The Leehans were given permission to see Teagan in intensive care. “My little girl, there, with tubes all in her,” Drew recalled. It was a sharp contrast from only hours earlier, he said, when Teagan was “happy as a clam, getting all sorts of attention from everybody and loving it.”
Little Teagan survived the night, and the next day and night, as the transplant team passed on two less favorable donor prospects before the search focused on a 15-month-old baby who had died in Arizona.
“For the first liver transplant, you never think it’s not going to work,” Lyndsey recalled. “You think, ‘She’s going to get this liver, and everything is going to be good.’ But with the second one, all I could think about is, ‘Is this one going to work?’ I wasn’t trying to be pessimistic, but I’d now seen the other side of it.”
The following day, July 1, arrived. By day’s end, Teagan Leehan was alive with a healthy, functioning, donated liver.
Looking back, the Leehans say, their scariest moments were still to come.
It happened in mid-July, several weeks after Teagan’s successful transplant, and a couple of days after the Leehans first were allowed to leave the University of Minnesota hospital with Teagan. Because of a continued need for Teagan to receive more monitoring, testing and checkups, the young family wasn’t yet allowed to be more than a short drive away. So, they stayed with one of Lyndsey’s cousins who lives in the Twin Cities metropolitan area.
A home health provider had been over a short time earlier to draw blood from Teagan via a dialysis line that remained attached to her body. The line from the blood draw was flushed.
Less than an hour later, Teagan “all of a sudden just got really, really, really sick,” Drew recalled.
The little girl alternated between vomiting and dry heaving. Her bowel was moving. Her fever rose from 97.5 Fahrenheit to 102 and climbing. Her skin turned gray and mottling. Little Teagan’s body had a severe reaction to an infection, and sepsis had started before their very eyes.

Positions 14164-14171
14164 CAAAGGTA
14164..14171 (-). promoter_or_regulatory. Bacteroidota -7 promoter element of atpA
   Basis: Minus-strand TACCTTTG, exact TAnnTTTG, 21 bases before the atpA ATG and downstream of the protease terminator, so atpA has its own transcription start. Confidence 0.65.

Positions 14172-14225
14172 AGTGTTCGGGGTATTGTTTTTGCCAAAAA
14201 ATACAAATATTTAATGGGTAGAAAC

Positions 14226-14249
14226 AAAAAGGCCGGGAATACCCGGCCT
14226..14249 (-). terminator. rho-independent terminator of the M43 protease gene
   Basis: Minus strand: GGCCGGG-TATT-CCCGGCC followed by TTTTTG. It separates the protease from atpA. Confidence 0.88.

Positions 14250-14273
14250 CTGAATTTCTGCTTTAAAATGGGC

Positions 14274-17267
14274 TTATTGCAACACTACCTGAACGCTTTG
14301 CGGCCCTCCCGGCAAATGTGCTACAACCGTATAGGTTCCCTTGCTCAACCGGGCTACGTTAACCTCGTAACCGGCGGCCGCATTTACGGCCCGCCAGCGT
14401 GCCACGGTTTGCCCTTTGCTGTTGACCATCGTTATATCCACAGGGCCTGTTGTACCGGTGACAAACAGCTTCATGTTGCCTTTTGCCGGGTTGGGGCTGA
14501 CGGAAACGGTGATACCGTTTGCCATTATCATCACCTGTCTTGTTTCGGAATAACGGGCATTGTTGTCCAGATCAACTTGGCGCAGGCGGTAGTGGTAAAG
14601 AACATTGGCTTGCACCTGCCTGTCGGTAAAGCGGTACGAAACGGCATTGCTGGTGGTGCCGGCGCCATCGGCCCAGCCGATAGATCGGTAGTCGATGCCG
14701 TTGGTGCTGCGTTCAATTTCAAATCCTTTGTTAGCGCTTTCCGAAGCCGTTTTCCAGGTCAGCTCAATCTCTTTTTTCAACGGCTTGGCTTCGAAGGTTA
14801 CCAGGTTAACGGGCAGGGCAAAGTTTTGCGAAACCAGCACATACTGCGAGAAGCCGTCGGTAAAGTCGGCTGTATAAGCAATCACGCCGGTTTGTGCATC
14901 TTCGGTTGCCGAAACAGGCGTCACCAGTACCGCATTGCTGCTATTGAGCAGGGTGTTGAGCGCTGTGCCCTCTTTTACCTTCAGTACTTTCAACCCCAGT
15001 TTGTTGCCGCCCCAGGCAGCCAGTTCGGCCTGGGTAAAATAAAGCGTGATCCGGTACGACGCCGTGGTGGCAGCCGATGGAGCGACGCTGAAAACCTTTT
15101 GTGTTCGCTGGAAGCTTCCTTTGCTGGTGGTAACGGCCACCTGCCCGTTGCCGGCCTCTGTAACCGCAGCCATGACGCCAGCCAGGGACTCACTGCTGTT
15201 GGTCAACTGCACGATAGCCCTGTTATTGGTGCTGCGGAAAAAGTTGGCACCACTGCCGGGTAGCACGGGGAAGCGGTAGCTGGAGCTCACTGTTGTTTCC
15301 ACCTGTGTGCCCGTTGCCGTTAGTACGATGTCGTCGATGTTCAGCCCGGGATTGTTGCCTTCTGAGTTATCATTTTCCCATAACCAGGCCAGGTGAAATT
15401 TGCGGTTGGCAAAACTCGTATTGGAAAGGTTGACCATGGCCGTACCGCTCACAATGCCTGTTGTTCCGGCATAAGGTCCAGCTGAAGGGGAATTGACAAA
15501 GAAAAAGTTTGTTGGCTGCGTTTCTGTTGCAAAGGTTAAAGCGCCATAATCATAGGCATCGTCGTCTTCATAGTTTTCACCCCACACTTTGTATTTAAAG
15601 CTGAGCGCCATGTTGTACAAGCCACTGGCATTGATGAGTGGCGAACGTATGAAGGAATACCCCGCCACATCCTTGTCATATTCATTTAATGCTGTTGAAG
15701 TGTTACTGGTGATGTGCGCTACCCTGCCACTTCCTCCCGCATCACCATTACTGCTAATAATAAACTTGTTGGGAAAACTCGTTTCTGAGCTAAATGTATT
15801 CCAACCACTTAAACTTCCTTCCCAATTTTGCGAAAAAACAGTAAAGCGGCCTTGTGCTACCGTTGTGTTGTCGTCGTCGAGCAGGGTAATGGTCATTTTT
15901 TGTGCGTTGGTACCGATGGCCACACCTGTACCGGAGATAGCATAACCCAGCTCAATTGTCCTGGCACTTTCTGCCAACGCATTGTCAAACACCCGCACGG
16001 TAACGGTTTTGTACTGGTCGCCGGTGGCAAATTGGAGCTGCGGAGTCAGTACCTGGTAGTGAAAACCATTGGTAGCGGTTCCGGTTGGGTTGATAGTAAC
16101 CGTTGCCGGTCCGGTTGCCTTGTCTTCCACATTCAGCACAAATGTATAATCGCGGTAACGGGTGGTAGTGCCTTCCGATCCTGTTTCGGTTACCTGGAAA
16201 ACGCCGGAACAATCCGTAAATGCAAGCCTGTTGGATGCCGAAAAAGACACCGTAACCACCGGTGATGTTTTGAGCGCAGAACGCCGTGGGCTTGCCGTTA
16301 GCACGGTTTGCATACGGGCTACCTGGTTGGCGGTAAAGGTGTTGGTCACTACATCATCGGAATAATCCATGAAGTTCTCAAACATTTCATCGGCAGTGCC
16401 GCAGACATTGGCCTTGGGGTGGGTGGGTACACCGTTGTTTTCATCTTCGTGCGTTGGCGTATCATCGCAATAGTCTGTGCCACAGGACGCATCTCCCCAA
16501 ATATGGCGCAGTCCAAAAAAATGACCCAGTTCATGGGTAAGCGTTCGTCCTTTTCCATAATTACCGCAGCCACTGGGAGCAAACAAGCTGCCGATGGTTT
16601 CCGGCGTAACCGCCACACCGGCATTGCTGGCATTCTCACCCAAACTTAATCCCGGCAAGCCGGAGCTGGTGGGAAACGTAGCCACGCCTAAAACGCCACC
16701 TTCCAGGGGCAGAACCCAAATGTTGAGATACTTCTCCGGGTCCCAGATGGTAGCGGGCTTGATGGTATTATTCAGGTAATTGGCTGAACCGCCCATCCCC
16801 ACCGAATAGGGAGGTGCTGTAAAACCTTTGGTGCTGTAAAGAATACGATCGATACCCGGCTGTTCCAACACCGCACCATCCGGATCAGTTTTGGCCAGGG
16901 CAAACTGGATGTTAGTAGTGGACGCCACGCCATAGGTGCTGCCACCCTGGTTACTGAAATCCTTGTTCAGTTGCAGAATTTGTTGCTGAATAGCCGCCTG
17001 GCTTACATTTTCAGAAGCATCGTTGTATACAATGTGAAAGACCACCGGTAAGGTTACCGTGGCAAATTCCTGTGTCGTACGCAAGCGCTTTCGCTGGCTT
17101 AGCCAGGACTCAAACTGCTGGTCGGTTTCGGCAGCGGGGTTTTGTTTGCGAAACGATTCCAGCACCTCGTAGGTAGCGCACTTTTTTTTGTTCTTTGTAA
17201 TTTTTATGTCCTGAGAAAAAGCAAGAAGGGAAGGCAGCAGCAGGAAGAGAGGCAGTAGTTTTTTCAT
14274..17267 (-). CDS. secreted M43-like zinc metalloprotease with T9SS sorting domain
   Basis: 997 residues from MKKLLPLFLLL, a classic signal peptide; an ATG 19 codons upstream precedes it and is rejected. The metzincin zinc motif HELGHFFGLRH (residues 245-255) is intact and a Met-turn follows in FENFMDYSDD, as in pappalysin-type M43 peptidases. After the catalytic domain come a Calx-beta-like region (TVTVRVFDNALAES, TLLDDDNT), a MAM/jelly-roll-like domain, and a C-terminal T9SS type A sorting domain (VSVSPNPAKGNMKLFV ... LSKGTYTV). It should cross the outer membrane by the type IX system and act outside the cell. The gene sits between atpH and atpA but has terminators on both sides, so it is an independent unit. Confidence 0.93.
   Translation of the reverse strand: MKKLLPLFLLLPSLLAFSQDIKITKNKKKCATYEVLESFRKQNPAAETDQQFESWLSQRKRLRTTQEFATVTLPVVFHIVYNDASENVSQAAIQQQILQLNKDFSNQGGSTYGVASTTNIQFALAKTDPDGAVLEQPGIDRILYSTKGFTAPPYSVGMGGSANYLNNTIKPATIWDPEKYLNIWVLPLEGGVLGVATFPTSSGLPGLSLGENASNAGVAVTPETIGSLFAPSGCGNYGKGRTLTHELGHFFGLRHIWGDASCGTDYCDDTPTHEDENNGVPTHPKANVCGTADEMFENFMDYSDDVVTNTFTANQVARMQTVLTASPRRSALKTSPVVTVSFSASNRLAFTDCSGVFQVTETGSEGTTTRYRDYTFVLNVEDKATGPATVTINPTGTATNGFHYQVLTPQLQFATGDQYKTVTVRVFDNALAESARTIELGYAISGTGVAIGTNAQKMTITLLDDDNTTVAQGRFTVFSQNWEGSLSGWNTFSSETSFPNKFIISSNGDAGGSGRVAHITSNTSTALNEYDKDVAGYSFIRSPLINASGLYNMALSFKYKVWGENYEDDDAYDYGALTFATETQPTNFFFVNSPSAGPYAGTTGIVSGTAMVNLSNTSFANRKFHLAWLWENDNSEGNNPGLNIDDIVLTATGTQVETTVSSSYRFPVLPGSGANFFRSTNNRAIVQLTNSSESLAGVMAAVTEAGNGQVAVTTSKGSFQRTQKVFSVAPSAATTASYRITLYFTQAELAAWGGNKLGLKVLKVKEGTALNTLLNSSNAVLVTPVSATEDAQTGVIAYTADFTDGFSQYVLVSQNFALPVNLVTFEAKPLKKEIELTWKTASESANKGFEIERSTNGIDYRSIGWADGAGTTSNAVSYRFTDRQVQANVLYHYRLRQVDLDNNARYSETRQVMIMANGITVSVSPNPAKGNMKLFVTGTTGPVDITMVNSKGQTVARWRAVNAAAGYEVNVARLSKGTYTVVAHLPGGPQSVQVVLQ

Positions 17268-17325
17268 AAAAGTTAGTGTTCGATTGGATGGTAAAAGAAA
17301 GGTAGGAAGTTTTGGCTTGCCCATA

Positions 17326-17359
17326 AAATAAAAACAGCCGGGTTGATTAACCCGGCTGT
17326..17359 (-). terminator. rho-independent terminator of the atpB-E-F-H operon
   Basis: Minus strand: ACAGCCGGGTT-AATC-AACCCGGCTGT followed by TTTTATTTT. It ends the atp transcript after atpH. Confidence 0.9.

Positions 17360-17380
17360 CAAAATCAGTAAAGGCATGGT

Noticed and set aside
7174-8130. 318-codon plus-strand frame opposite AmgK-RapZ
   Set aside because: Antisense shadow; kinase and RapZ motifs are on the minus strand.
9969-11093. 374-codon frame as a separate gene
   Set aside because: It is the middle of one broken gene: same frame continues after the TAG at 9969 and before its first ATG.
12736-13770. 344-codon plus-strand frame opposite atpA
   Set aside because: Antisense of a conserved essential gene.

“I’m a nurse, and I’ve seen it before, but I’d never seen it happen that fast,” Lyndsey said. “I think that maybe at the time that I was more scared because I knew what was going on.”
The Teehans rushed to the University of Minnesota Amplatz Children’s Hospital, where Teagan’s transplant had taken place. She was readmitted.
With antibiotics and round-the-clock supervision, Teagan’s infection was treated and ultimately eliminated.
But it’s not been forgotten.
”I look back,” Drew recalled, “and the scariest thing to me was that infection. That was just so quick. And she was right in my arms, and I was looking at her and she was dying.”
A few months later, Drew and Lyndsey Leehan prefer looking forward while relishing Teagan’s healthy present.
And loving a child who is energetic, healthy and very possibly bouncing.
The writer, Mike Brue, is communications director for NDAD. You can reach him at (701) 795-6605 or email@example.com.
About NDAD’s Community Fundraisers program
NDAD-sponsored community fundraisers are conducted by friends and families of a person with a disability or a serious health challenge.
NDAD, a charitable nonprofit organization, acts as custodian of the funds raised, which can be used to help the individual with medical and other urgent needs and expenses, including helping with doctor, clinic or hospital bills and paying pre-existing bills. NDAD allows the client to use the bank of his or her choice to hold all funds that are raised.
The community fundraiser service is offered free of charge by NDAD. All funds raised are spent on the client’s needs – in Teagan Leehan’s case, medical bills — particularly for the medications needed to sustain her healthy liver — and other essential day-to-day expenses. It’s a service NDAD has provided across North Dakota for the majority of its 37 years. References are available.
The service offers benefits in several ways. NDAD is a 501(c)(3) charitable organization, meaning any funds donated to NDAD qualify for a charitable donation and are deductible for donors who itemize. Funds donated to bank accounts that are not under 501(c)(3) status are not deductible funds.
Donations directly to a needy individual also may cause that person to lose eligibility for various public assistance programs that are based on income. With NDAD as fund custodian, the funds should protect eligibility for public programs. NDAD tracks all funds raised and expenses paid. The client, family member or representative can bring in the donation, and NDAD will provide the necessary accounting functions.
Approved bills must be submitted to NDAD, where they will be paid with donated funds — a service that can be of great relief to individuals or families dealing with overwhelming situations. If clients are at medical facilities out of town for long periods of time, it also can be a great convenience.
NDAD’s long reputable service in North Dakota also is a factor sometimes when potential donors consider a fundraiser sponsored by the organization.
Learn more about NDAD’s Community Fundraisers program by calling (701) 775-5577 or toll free 1 (800) 532-NDAD. Learn about other upcoming fundraisers at http://www.ndad.org/fundraisers.asp .